JAKARTA, Indonesia — Thousands of taxi drivers caused traffic chaos in the Indonesian capital Tuesday in a violent protest against what they say is unfair competition from ride-hailing apps such as Uber.
TV footage showed long lines of taxis and three-wheel minicabs blocking a central expressway, men setting tires alight and jumping on vehicles that refused to join in the protest. Green-jacketed drivers for Go-Jek, an app used to hail motorcycle taxis, retaliated by hurling rocks and other objects. An Associated Press reporter saw drivers surround one taxi, forcing its terrified female passenger on to the road with her luggage.
It was the second major protest by taxi drivers in Jakarta this month and was large enough to halt the motorcades of Indonesia's president and vice-president. Drivers say competition from ride-hailing apps, which don't face the same costs and rules as regular taxis, has severely reduced their income. Many come to Jakarta from other parts of Indonesia and support their families as taxi drivers.
Driver Jeffrey Sumampouw said his earnings have slumped more than 60 per cent since Uber and other apps starting getting popular in Jakarta about a year ago.
"The government must defend us from illegal drivers who have stolen our income," he said. "We almost cry every day because it's difficult to get passengers."
Smartphone-based apps such as Uber have turned the public transport industry on its head worldwide. In the U.S. and Europe, the apps have been acclaimed by urban customers tired of struggling to find cabs, while taxi companies accuse the mavericks of running unlicensed services.
Uber has been making a big push into Asia, intensifying competition in a region where there already was a slew of ride-hailing apps such as Malaysia's Grab, which operates in several Southeast Asian countries including Indonesia.
On Monday, Grab said it had formed a strategic partnership with Lippo, which is one of Indonesia's largest conglomerates, and claimed its "GrabCar" business in Indonesia grew 30 per cent last month. Go-Jek, an Indonesian startup that hails motorcycle taxis and provides other services like document and food delivery, has also exploded in popularity in the past year.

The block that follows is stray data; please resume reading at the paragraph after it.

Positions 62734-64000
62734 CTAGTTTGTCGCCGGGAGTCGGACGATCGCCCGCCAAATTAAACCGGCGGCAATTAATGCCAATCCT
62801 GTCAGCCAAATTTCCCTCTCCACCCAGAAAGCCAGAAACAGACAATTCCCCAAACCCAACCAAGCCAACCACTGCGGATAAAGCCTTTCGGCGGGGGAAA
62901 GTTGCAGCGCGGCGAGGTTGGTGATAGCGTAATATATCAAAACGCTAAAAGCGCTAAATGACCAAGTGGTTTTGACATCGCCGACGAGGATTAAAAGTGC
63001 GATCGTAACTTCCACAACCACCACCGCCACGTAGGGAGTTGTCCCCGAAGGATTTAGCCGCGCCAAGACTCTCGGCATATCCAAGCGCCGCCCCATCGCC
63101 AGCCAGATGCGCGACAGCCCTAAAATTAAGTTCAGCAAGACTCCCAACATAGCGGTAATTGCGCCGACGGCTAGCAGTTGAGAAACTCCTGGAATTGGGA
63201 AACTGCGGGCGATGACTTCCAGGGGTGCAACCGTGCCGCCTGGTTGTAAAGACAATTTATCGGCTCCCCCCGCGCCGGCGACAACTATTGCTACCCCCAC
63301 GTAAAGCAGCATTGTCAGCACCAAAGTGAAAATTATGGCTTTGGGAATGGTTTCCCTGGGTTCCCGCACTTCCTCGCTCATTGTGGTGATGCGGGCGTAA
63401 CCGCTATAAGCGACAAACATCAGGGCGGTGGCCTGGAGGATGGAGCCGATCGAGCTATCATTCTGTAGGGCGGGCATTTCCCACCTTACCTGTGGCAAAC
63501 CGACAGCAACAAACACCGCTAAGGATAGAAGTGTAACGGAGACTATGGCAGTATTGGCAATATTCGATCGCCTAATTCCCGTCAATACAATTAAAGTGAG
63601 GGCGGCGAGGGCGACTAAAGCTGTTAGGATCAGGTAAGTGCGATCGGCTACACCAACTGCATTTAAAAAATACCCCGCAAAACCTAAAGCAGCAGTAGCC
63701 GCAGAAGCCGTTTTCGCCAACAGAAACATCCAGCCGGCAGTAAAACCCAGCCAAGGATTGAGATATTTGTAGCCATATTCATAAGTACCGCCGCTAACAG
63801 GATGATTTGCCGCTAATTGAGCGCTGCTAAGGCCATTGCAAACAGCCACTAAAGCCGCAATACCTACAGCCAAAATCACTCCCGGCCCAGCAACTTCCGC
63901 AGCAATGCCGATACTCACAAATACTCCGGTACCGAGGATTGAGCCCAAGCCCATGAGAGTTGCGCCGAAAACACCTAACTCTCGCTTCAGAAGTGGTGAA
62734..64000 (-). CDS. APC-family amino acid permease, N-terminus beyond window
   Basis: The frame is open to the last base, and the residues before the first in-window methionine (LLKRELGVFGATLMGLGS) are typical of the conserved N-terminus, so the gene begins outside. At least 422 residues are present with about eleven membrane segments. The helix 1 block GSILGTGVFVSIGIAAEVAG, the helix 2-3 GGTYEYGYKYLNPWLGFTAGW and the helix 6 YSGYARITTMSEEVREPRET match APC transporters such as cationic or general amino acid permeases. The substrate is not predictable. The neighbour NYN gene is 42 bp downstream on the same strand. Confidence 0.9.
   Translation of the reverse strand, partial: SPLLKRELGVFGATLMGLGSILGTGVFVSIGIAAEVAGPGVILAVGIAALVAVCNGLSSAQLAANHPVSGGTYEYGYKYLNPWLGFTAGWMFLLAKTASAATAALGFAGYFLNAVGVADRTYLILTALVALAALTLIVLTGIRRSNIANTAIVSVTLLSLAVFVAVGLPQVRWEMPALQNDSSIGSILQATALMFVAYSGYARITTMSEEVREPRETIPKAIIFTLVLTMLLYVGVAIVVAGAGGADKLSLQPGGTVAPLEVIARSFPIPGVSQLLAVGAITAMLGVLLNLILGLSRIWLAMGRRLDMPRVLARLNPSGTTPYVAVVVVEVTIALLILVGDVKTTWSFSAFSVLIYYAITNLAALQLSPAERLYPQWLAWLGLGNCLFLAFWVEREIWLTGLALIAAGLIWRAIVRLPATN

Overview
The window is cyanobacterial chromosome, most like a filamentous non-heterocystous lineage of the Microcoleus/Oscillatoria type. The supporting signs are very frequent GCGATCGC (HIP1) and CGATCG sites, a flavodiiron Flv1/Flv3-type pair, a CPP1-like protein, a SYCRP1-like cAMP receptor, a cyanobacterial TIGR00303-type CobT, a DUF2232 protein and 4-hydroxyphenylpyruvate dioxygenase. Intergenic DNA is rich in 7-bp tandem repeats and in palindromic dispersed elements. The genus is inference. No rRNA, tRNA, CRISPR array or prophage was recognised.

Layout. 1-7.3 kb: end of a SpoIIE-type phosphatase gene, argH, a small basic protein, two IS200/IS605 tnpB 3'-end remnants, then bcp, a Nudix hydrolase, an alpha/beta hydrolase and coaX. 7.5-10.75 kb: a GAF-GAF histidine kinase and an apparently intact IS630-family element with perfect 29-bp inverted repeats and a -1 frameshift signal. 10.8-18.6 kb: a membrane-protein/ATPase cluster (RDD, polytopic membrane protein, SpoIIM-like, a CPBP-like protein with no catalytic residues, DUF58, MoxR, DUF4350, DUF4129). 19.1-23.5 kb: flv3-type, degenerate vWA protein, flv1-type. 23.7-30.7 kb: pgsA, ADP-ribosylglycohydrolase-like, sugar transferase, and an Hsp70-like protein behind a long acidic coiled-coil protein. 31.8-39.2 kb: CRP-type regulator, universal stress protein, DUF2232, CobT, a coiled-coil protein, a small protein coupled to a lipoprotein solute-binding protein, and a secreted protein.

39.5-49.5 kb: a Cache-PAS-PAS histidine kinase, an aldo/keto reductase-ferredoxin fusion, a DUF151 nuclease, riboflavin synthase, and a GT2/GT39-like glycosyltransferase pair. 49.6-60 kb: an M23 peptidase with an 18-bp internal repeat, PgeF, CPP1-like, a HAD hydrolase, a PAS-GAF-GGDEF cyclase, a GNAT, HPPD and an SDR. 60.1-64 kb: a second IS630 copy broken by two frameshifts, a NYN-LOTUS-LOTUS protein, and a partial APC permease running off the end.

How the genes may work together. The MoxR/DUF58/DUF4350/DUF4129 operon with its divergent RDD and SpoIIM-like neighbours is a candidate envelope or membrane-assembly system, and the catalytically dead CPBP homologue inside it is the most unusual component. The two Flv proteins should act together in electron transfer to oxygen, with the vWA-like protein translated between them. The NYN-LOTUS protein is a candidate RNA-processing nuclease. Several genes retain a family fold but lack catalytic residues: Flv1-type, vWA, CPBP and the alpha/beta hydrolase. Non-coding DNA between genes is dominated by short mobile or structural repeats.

The demonstrations Tuesday elicited little if any sympathy from commuters in a city of 10 million people that already suffers massive congestion.
"This protest is so terrible. They really are rude and overbearing. I was very hurt," said Dewi Gayatri, who missed her flight for a business trip to Makassar in eastern Indonesia.
"I still like Uber, and hope the government protects Uber, because it's so easy to order and cheaper," she said.
Indonesia's vice-president Jusuf Kalla complained it was the first time his motorcade had been stuck in traffic since being elected nearly two years ago.
Kalla, who was on his way to pay respects to 13 army officers killed in a helicopter crash in Sulawesi on the weekend, said "technology could not be resisted."
Officials have given mixed signals recently about how ride apps would be regulated. Indonesia's president Joko "Jokowi" Widodo has previously defended the Go-Jek app in particular as making life easier for Jakarta residents and refused calls to ban it.
Minister of Information Technology and Communications Rudiantara, who goes by one name, said last week the government wants to "level the playing field" by ensuring all transport is regulated. "We are not talking about blocking or unblocking because technology is neutral," he said at a press conference following a protest involving hundreds of drivers.
Haryono, a driver for the Blue Bird taxi company, said he wanted to keep on working Tuesday but couldn't avoid the protest.
"I was forced to stop and join with them," he said. "I cannot do anything because they look angry. It would be dangerous for me, my passenger and my vehicle if I denied their request."
Ali Kotarumalos in Jakarta contributed.
Niniek Karmini And Stephen Wright, The Associated Press